The year 2020 kept us on our toes, so we can only hope that 2021 is not quite so unpredictable. While we anticipate life beyond our firework-free Silvester evening, let’s outline the bureaucratic changes likely to affect expats living in Germany in 2021.
2021 will be Frau Merkel’s last year as Chancellor – a federal election is planned for 26.09.2021.
The most controversial of all the changes is the introduction of a basic pension (Grundsicherung) for low earners. Anyone who was professionally active for more than 33 years but did not accumulate enough after retirement will receive a “basic pension”, designed to ensure that the retiree’s basic living costs are covered.
VAT will revert back to 19% on 01.01.2021 after having been reduced to 16% in 2020.
The tax-free threshold for income will increase from 9,408 to 9,744 EUR.
Minimum wage will increase from 9.35 EUR per hour to 9.50 EUR on 01.01.2021 and 9.60 EUR on 01.07.2021.
The minimum monthly remuneration for apprentices will increase to 550 EUR.
Child allowance (Kindergeld) will increase from 204 to 219 EUR per child per month for the first two children. Larger families will receive 225 per month for child number 3 and 250 monthly for every child after that.
ALGII (also called Hartz IV or social welfare) payments increase from 432 EUR to 446 EUR per month.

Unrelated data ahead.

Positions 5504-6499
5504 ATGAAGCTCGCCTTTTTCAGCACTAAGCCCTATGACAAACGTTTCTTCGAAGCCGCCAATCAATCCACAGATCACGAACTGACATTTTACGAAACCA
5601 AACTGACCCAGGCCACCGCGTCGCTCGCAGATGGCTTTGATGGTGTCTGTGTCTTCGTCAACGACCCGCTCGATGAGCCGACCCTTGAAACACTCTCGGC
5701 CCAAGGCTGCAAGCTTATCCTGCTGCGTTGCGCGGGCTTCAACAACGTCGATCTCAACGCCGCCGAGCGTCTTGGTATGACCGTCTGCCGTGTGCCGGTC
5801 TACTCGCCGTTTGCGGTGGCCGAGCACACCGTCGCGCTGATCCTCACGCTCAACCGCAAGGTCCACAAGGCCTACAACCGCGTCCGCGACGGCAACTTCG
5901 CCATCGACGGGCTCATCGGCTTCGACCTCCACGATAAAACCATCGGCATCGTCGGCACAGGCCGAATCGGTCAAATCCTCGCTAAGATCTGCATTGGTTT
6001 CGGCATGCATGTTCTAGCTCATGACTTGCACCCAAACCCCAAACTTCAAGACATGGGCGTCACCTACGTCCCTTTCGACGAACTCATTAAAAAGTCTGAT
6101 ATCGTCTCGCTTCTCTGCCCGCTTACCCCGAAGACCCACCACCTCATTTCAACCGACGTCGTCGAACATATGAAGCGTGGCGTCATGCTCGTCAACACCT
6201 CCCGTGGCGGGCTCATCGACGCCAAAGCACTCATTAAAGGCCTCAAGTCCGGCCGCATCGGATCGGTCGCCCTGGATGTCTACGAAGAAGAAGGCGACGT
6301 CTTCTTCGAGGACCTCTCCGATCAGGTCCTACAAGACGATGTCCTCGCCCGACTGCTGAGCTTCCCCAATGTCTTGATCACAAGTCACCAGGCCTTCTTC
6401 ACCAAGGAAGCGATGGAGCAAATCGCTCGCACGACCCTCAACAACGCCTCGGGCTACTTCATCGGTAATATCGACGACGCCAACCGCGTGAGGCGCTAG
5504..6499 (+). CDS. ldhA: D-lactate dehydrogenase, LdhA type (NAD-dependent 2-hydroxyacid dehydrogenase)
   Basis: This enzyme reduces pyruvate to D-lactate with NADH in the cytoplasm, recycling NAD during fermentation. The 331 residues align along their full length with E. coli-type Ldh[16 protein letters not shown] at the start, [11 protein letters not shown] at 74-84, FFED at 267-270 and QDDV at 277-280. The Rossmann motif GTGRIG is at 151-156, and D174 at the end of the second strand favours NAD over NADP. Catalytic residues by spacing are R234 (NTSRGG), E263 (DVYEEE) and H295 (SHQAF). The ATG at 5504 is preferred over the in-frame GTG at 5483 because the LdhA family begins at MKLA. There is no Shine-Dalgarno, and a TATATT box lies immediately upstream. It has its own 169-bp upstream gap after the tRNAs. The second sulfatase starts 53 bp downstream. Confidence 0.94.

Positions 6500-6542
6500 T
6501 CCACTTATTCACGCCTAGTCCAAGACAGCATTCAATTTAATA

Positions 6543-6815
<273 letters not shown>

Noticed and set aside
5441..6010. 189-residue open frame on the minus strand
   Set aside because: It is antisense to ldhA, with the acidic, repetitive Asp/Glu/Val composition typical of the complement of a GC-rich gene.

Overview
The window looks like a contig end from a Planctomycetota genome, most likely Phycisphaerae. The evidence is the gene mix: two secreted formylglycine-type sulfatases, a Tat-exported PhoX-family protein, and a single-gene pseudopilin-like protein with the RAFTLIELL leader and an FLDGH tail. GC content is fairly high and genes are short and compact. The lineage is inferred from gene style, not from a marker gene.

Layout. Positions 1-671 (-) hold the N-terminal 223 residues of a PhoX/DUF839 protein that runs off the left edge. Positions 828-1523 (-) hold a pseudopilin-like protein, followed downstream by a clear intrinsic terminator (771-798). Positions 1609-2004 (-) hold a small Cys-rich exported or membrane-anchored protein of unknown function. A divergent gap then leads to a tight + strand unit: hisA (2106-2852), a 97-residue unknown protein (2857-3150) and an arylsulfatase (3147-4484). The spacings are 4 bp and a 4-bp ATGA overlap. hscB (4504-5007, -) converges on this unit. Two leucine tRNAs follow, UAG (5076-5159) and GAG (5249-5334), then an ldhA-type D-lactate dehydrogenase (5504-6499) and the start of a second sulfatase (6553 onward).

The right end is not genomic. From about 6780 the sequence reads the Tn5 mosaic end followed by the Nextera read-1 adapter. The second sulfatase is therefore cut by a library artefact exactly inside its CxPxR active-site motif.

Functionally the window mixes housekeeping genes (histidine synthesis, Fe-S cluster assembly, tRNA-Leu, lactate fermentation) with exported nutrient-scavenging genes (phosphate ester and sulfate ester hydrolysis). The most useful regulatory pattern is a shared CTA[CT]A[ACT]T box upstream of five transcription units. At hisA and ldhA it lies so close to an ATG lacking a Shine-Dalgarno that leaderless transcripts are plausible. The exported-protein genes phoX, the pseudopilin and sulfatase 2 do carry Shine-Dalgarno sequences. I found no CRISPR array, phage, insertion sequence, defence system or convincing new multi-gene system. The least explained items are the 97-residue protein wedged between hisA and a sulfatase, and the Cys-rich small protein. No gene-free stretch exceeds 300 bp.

Most taxpayers won’t have to make “Soli” contributions to rebuild the Eastern parts of German anymore.
The TV tax/broadcasting contribution (Rundfunkbeitrag) increases to 18.36 EUR per month.
If you’re buying a property, you won’t foot the entire bill for the broker/real estate agent’s commission (up to 7% of the purchase price). From 23.12.2020, you’ll share the cost with the vendor.
Emissions tax increases for vehicle owners with cars emitting more than 195g / km.
You should be able to get a digital medical certificate from your doctor in 2021.
You’ll be able to catch a train from Berlin to Hamburg every 30 minutes.
Single-use plastic products will be banned in Europe from July 2021.
British citizens will become non-EU residents after Brexit (find out more about that here).
If you are registered in Germany with the authorities as neither male nor female, Germany plans to make it possible to mark your gender with an “X” on your passport or residence permit.